Optimizing vaccine allocation for pandemic influenza
We consider allocation of vaccine doses to population priority groups in an influenza pandemic. Since the spatial distribution of vaccination locations, many of which are pharmacies, and personnel might not be equal across different geographic regions~, a simple pro-rata policy could provide unequal geographic coverage to population target groups. Thus, distribution schemes become complicated with the notion of equity between different population groups and geographies. Using an optimization model, we seek to achieve proportionally fairВ coverage of vaccine doses to population priority groups as informed by specified weights. Our model has the feature that if the weight of one priority group is twice that of another, then we seek half the shortage for the higher priority group. Through secondary objectives, we seek to provide clear direction to healthcare providers on which vaccine type should be given to whom, and help maintain equity among different regions. Using the 2009 H1N1 vaccine distributions in Texas as a case study, we analyze the performance of the Texas Department of State Health Services. We also embed our model in a publicly available Web-based decision-support tool for the Texas DSHS .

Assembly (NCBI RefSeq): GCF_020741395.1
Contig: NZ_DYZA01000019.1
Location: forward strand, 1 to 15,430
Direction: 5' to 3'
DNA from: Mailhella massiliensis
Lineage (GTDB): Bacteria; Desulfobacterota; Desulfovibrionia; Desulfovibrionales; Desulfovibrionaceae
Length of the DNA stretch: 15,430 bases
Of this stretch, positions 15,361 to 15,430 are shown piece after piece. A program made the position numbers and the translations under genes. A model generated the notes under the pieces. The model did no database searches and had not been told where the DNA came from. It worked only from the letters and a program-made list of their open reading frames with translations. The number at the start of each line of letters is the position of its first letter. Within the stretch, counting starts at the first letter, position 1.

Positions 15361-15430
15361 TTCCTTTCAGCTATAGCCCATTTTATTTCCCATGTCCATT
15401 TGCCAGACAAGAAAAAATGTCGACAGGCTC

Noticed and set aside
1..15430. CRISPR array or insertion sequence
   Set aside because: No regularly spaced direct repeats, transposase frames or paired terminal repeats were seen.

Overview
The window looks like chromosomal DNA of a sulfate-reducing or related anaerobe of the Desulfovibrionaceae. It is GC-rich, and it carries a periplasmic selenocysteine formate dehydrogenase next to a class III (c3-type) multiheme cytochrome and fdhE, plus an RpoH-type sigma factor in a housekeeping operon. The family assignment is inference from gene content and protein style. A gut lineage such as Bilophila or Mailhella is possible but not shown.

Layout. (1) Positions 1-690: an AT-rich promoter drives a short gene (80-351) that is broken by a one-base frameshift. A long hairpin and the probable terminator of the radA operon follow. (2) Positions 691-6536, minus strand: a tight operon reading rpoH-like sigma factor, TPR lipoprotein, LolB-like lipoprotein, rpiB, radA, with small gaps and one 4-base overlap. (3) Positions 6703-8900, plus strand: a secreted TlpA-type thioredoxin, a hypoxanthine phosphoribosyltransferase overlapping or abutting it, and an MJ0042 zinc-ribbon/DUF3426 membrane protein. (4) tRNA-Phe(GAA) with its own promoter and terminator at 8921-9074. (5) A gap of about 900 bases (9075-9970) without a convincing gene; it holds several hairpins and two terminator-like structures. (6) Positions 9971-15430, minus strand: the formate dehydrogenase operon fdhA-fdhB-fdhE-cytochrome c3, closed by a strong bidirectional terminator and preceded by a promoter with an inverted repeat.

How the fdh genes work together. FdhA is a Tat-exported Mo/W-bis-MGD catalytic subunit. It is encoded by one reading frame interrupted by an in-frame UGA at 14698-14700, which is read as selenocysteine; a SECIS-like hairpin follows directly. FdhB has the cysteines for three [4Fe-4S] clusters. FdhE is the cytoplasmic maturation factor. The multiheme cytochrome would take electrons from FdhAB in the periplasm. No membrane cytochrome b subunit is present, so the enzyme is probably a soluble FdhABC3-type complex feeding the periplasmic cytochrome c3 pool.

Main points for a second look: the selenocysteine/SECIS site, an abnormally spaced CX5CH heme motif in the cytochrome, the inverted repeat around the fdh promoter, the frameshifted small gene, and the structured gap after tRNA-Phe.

We assume a large fraction of available vaccines are distributed to healthcare providers based on their requests, and then optimize county-level allocation of the remaining doses to achieve equity. Based on vaccine quantities delivered to registered healthcare providers in response to their requests during the 2009 H1N1 pandemic, we find that a relatively small cache of discretionary doses (on par with the 6.8% actually reserved in 2009) suffices to achieve equity across all counties in Texas.В